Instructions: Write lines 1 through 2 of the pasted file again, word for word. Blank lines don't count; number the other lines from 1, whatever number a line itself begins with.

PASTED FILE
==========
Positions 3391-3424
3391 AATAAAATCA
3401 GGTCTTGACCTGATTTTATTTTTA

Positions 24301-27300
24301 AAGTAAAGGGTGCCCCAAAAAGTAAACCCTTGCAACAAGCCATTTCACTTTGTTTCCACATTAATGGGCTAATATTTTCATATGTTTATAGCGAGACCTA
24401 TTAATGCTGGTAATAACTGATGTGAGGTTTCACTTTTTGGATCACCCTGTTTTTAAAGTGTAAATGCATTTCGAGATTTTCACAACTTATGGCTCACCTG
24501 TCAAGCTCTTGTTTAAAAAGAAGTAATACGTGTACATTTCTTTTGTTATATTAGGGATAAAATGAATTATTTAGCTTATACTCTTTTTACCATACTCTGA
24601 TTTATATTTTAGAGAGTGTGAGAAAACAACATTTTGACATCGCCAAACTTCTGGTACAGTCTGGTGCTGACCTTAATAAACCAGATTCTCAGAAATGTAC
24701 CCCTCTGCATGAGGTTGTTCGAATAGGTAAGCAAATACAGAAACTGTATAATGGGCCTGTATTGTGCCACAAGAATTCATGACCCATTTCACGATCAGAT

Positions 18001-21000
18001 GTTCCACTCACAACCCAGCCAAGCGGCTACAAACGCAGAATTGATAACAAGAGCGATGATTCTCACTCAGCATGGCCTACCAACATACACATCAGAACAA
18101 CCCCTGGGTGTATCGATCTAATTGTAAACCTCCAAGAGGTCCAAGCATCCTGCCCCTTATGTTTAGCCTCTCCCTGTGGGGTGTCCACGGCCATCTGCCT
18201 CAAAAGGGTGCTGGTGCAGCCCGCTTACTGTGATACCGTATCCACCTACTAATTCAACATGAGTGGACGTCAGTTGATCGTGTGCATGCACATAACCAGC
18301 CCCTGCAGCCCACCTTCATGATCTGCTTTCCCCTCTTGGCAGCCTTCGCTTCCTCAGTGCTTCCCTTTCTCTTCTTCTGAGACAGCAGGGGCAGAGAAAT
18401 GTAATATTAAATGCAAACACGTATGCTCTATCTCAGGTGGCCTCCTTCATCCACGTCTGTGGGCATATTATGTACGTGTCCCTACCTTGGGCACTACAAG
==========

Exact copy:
Positions 3391-3424
3391 AATAAAATCA